What is the relationship between Copper and the Sweet Pea?
The sweet pea is a member of the Genus, Lathyrus. The plant known as Lathyrus sativus (grass pea) if ingested in sufficient quantity causes a condition know as lathyrism. This condition is has the same signs and symptoms as copper deficiency. The toxin produced by several members of the genus Lathyrus is 3 β-N-oxalyl-L-α,β-diaminopropionic acid (β-ODAP).
Scientific Classification:Kingdom - Plantae, Division - Magnoliophyta, Class - Magnoliopsida, Order - Fabales, Family - Fabaceae, Subfamily - Faboideae, Tribe - Vicieae, Genus - Lathyrus
The genus Lathyrus is known as vetchling or wild pea. There are over 100 species of Lathyrus with varying degrees of toxicity. The most common species known to home gardeners is Lathyrus odoratus, the common sweet pea. Much of the popularity of this plant can be attributed to Harry Eckford, gardener for the Earl of Radnor in the late 19th century. He developed over 100 cultivars of the plant before is death in 1906. Today a large number of cultivars are available from seed houses that specialize in their production including Bodger Seeds Ltd. Two of the more common species associated with worldwide poisonings are Lathyrus sativus and Lathyrus cicera. Outwardly, some of the vetches, (genus Vicia) may resemble the members of the genus Lathyrus. With the latter, a good diagnostic feature would be to look at the style which will be flattened with hairs on one side while with vetch flowers, the style will be needle-like but with a ring of hairs about 1 mm wide all around the tip.
Worldwide:Human poisonings are a result of ingestions of large amounts of the Lathyrus sativus or Lathyrus cicera plants in either the raw form or as bread made from flour ground from the seeds of the plants. Both of these species are cultivated for food especially in India and Ethiopia. Pulses by definition are annual leguminous crops yielding from one to twelve grains or seeds of variable size, shape and color within a pod. Pulses are used for food and animal feed. The constituents within pulses may change depending on economics and growing conditions. Lathyrus sativus know as grass pea is an important crop in areas where other food sources are not available because it can survive at low nutrient levels and grows on various different types of soil, including semi-arid regions with low fertility. The plant lives in symbiosis with Rhizobium (nitrogen-fixing bacteria in the root nodules) and in this way adds nitrogen to the soil. In India the plant grows up to 1300 metres above sea level. In Ethiopia it can be cultivated up to 3000 metres above sea level. The yield varies from 900 to 1500 kg per hectare. The plant exhibits important morphologic variations. Osmotic stress increases the concentration of poison. Because of these reasons poisonings with occur generally during times of drought and when cereals are not available. Consequently, outbreaks of lathyrism have occurred repeatedly throughout history and, today, tens of thousands affected during recent epidemics in Ethiopia, India, and Bangladesh, are permanently crippled. In parts of Asia and Africa this disease may cripple as many a 2.5 per cent of the population. One such an epidemic occurred in the 1970's, which left one per cent of the people of the vast Gondar region of Ethiopia permanently crippled. Families, even whole communities, are often deprived of their breadwinners, and unable to continue the struggle against starvation.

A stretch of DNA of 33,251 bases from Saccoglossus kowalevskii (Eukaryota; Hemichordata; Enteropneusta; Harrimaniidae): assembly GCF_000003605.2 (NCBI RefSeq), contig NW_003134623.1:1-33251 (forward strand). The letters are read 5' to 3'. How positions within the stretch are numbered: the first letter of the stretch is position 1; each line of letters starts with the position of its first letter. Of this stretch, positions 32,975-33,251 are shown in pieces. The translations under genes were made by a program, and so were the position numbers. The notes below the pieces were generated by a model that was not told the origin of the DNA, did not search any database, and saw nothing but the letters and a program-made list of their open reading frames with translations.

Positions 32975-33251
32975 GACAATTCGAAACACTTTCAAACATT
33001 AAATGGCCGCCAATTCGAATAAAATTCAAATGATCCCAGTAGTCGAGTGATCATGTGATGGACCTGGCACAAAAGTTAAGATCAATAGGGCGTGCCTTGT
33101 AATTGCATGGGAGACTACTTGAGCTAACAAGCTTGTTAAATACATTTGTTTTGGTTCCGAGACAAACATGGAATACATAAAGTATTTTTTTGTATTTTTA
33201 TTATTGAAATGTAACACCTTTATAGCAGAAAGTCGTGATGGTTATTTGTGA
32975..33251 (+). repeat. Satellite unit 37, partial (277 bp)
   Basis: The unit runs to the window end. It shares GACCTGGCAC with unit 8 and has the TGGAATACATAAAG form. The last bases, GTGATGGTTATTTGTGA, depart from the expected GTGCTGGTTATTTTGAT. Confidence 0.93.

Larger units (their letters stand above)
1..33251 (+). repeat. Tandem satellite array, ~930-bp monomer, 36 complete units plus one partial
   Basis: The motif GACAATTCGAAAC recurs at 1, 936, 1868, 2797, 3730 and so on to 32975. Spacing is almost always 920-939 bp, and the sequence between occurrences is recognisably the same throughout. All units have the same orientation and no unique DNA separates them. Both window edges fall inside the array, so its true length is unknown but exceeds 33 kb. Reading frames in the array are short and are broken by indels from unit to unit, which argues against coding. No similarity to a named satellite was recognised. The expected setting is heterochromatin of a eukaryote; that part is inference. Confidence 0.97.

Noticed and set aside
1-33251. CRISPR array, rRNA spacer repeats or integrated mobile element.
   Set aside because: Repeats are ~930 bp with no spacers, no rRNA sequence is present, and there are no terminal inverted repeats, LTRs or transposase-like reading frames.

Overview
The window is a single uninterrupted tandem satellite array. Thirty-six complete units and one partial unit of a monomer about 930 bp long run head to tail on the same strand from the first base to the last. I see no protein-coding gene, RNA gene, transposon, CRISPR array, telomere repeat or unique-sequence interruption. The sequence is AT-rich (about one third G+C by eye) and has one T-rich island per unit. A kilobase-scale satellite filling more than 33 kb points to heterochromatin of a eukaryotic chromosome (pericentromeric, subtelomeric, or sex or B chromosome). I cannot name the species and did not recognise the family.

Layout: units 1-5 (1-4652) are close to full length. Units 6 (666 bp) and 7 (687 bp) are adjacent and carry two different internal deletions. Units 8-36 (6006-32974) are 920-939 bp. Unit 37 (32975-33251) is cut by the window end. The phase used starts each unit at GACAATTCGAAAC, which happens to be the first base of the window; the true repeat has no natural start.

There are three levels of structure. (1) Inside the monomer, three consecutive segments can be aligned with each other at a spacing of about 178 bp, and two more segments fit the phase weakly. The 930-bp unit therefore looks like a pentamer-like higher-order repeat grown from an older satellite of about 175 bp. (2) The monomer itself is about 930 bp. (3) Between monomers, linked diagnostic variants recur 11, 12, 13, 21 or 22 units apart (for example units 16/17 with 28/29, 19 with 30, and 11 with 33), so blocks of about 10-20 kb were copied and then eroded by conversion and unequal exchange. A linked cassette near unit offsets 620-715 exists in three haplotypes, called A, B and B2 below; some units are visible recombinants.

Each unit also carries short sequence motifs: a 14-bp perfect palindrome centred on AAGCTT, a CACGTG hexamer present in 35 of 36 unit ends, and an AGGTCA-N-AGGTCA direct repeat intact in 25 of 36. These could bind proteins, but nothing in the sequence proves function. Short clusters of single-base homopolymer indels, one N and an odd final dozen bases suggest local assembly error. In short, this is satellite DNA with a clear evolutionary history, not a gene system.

Some researchers for the UN have concluded that suppling at least one third of the diet with other cereals substantially lessens the chances of lathyrism.